• Collaboration: ICU nurses collaborate closely with the physician and the organ procurement team throughout the organ donation process from the decision to withdraw life-sustaining treatment through organ recovery. Once the decision is made to withdraw life-sustaining support, the ICU nurse facilitates collaboration with the organ procurement team prior to removing life-sustaining measures, including medications, to maintain the option for donation. This collaboration ensures coordination of care, adherence to hospital policy and procedures, and effective communication among team members involved in the donation process. Effective collaboration is crucial to maximize the organs available for transplant and ensures the donation process is handled with compassion and professionalism.
  • Communication and Education: ICU nurses have a crucial role in the DCD process, as they are usually the ones who support the family during the decision-making process and notify the organ procurement agency when a patient meets the criteria for referral for organ donation. This role involves providing clear and accurate information about the withdrawal and donation process. The goal is to ensure the family understands the prognosis and withdrawal process so they can make informed decisions about their loved one’s care. Discussions about the potential of organ donation should involve persons educated in the organ donation consent process. Since not all patients meet the criteria for organ donation, discussing donation with the family may give them false hope about their loved one’s ability to donate.
  • Consent: ICU nurses help identify who is the legal next of kin for the purposes of organ donation. It is important to realize that it may not be the person who has been making healthcare decisions during the patient’s hospitalization. Prior to the organ donation discussion with the legal next of kin or healthcare surrogate, the organ procurement staff will search the donor registry to determine if the patient is registered to be an organ donor. The registry status to be an organ donor will be honored. ICU nurses usually attend the organ donation discussion with the family to provide support and answer medical questions. The informed consent discussion includes making sure the legal next of kin or healthcare surrogate has made the decision to withdraw life-sustaining treatment before offering the option of organ donation. The patient’s registry status is disclosed, the organ donation process is explained, and all questions are answered. The family’s wishes and preferences regarding organ donation are respected.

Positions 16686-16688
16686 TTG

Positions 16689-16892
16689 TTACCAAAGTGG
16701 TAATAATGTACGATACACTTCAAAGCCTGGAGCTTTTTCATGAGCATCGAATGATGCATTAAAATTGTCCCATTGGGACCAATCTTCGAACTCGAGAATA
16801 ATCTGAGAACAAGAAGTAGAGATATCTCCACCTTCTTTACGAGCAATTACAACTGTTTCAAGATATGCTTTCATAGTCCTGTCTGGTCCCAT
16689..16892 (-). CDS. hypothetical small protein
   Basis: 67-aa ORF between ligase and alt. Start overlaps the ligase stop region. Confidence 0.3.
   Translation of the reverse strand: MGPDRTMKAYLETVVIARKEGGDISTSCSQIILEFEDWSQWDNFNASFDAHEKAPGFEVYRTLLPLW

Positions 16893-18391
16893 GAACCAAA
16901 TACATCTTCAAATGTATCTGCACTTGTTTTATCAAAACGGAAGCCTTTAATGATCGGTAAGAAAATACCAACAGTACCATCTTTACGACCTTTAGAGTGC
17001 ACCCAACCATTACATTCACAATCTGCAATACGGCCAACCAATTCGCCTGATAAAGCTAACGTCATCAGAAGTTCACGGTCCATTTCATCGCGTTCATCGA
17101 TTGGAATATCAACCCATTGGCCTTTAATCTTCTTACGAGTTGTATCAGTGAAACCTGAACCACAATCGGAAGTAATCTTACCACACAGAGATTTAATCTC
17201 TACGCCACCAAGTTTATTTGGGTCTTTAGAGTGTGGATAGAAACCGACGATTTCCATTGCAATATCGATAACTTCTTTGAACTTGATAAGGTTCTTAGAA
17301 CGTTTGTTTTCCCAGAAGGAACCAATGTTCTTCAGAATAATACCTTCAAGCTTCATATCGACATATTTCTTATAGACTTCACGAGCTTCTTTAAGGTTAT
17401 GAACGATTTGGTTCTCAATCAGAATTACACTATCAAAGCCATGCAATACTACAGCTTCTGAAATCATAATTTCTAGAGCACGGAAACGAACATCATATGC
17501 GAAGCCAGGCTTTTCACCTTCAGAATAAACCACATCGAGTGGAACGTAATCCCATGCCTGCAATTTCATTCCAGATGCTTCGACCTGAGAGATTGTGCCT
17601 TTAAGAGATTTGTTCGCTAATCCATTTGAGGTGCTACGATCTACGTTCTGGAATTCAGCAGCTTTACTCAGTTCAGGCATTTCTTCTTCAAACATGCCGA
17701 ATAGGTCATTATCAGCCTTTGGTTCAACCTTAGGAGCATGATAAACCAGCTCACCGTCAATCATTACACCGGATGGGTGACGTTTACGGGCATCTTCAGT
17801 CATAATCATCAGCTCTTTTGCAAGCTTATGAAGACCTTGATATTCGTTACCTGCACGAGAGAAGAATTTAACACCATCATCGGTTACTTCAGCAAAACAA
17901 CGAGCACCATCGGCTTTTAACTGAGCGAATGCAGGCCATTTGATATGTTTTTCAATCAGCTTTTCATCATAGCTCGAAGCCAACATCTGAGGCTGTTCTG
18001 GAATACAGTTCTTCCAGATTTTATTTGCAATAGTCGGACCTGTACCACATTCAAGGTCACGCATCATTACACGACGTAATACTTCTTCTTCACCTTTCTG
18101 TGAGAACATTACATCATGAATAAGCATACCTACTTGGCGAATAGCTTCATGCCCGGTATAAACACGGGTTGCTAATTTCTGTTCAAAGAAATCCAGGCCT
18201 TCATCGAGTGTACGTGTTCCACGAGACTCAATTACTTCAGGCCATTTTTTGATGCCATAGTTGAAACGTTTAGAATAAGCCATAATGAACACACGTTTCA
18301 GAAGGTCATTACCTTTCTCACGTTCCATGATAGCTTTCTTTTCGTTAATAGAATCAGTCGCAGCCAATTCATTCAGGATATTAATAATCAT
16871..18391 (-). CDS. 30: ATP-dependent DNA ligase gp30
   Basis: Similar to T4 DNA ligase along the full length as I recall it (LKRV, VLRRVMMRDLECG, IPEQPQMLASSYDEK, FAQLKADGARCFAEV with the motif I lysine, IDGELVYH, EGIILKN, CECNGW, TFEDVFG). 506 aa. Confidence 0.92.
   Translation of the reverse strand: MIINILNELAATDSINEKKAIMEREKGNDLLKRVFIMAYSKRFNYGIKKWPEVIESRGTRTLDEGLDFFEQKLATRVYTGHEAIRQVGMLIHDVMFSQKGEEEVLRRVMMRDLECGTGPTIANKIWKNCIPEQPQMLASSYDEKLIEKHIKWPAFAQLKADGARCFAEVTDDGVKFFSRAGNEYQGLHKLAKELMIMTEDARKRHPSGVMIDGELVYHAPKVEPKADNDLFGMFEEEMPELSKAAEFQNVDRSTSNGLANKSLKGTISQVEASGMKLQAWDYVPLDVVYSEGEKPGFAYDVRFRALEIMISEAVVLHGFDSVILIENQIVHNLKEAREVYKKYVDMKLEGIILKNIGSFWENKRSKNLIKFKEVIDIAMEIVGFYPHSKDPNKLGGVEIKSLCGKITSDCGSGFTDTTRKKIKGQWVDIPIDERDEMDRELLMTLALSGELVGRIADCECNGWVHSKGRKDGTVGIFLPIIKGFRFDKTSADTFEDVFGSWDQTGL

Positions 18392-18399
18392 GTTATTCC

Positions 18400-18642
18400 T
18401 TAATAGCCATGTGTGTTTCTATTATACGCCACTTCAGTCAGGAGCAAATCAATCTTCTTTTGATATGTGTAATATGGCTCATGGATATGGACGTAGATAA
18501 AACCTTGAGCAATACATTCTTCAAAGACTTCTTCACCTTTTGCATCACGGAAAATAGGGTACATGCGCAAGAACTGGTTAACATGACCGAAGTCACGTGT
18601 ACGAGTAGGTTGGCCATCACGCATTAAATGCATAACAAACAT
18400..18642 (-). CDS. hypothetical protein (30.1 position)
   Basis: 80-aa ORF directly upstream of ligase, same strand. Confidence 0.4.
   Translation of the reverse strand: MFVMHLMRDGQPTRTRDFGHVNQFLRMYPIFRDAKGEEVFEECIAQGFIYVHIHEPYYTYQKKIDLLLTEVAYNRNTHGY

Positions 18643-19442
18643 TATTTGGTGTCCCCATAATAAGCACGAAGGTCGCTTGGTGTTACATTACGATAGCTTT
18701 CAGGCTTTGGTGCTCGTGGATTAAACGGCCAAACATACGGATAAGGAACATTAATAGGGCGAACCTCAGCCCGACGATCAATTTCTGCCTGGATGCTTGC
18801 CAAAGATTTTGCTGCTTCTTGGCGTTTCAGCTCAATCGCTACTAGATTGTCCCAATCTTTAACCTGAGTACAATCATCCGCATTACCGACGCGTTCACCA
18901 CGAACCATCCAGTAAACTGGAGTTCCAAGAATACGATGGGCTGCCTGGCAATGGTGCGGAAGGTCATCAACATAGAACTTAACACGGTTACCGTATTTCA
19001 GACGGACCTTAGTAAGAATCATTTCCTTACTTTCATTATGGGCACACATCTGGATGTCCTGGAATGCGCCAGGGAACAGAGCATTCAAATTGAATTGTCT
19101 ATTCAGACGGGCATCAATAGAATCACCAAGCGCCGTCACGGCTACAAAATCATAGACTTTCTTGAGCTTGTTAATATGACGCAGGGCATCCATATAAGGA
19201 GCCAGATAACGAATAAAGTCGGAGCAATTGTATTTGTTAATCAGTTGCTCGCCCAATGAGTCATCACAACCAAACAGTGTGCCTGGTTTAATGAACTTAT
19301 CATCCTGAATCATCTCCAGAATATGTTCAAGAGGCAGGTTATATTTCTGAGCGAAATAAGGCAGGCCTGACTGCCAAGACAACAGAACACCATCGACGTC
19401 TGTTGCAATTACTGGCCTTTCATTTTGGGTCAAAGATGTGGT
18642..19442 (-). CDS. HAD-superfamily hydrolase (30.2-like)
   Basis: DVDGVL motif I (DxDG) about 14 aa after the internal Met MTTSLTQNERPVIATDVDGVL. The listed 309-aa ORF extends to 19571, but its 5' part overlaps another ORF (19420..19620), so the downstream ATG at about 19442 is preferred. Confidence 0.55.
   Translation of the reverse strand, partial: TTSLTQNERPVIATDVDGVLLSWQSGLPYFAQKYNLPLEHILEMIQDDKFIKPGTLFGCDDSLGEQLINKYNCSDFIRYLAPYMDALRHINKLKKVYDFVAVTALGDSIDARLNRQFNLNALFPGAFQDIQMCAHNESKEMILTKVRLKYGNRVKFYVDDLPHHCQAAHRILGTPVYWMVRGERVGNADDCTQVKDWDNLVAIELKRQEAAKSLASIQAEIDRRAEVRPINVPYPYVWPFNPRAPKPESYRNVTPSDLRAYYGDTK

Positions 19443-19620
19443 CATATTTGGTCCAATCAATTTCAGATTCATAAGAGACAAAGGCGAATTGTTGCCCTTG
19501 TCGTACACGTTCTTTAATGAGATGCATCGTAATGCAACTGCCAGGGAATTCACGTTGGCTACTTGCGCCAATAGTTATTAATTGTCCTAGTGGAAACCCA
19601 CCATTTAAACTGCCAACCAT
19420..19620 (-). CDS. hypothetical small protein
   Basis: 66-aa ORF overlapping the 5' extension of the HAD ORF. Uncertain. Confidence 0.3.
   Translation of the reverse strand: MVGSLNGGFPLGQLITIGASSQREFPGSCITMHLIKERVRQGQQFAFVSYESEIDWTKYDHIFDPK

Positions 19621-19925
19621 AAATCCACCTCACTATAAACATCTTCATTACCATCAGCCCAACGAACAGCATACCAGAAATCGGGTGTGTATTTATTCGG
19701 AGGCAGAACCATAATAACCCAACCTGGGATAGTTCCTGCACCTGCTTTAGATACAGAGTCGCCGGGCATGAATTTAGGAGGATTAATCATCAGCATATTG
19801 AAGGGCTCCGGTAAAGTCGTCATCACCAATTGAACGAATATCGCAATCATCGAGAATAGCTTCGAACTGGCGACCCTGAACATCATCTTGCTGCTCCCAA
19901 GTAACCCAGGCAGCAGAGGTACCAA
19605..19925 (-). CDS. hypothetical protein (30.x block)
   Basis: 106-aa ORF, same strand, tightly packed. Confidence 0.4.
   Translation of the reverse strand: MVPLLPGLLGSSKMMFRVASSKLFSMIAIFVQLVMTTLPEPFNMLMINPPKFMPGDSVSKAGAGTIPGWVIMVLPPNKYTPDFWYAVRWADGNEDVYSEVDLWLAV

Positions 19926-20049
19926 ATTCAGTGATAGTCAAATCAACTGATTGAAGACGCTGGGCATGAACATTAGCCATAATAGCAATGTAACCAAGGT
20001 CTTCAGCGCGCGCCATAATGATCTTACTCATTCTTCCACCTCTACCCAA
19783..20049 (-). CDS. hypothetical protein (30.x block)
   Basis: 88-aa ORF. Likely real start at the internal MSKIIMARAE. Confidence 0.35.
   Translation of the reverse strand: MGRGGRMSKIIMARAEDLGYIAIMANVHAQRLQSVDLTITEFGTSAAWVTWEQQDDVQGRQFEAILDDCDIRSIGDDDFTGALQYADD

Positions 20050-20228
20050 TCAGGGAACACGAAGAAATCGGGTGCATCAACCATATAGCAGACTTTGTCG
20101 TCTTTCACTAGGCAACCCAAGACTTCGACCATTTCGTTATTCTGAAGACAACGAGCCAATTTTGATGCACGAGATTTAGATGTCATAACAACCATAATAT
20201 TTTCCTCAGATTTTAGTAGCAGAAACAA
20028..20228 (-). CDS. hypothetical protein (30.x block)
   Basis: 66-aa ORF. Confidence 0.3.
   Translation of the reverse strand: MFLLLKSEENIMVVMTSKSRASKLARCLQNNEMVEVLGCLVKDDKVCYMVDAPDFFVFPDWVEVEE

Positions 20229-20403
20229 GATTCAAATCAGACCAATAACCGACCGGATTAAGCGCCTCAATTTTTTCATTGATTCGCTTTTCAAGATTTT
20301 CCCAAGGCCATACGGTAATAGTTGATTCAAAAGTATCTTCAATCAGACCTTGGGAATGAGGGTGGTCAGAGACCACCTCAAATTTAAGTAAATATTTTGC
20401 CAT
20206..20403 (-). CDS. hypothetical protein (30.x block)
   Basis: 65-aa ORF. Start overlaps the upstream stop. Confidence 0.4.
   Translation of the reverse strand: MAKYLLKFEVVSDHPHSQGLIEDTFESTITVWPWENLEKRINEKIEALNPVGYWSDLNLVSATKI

• Patient Care: ICU nurses are responsible for providing comprehensive end-of-life care to patients who are potential DCD organ donors. This care includes managing symptoms, providing comfort measures, and ensuring dignity and respect for the donor and the family throughout the donation process.
  • Family Support: ICU nurses provide emotional support and guidance to the patient’s family throughout the donation process from the decision to withdraw life-sustaining support to organ recovery. This support includes addressing their concerns, answering questions, and facilitating discussions about end-of-life care as well as the donation process.
  • Documentation and Compliance: ICU nurses must maintain accurate and complete documentation of patient assessments, care provided, and communication with the healthcare team and the patient’s family. ICU nurses ensure that hospital policies and protocols regarding organ donation are followed to confirm all legal and ethical standards are maintained.
  • Organ Recovery: ICU nurses may help coordinate the organ recovery process through collaboration with the hospital’s primary healthcare provider, the organ procurement team, and the operating room where the organ recovery will occur, ensuring the decision to donate is honored. The ICU nurse provides end-of-life care until the donor’s death is declared according to hospital policy and protocols. Organ recovery occurs after death is declared.
  • Ethical and Legal Considerations: ICU nurses must navigate complexities and ethical considerations during the DCD donation process, which starts with the decision to withdraw life-sustaining support and includes notifying the organ procurement agency, participating in the informed consent process, maintaining confidentiality, and adhering to all hospital policies and protocols as well as regulatory standards.

Each of us may have diverse perspectives about DCD, based on factors such as personal beliefs, cultural background, professional experiences and knowledge about organ donation. Caring for DCD donors can evoke a wide range of emotions for the ICU nurse that includes empathy for the donor and their family, pride in being part of the donation process, sadness for the loss of life, and anxiety about the complexities of the DCD process. It is important to know that the decision to donate is based on patient and family wishes to give the gift of life.

DCD represents a valuable and ethically sound approach to organ donation, offering hope to transplant recipients and their families while honoring those who donate. ICU nurses play a pivotal role in caring for patients and families during the DCD process. By understanding this process, its benefits and ethical considerations, ICU nurses can provide compassionate end-of-life care to potential donors and their families, ultimately contributing to the lifesaving mission of organ donation and transplantation.

What can you do to improve perception and care during the DCD donation process in your ICU?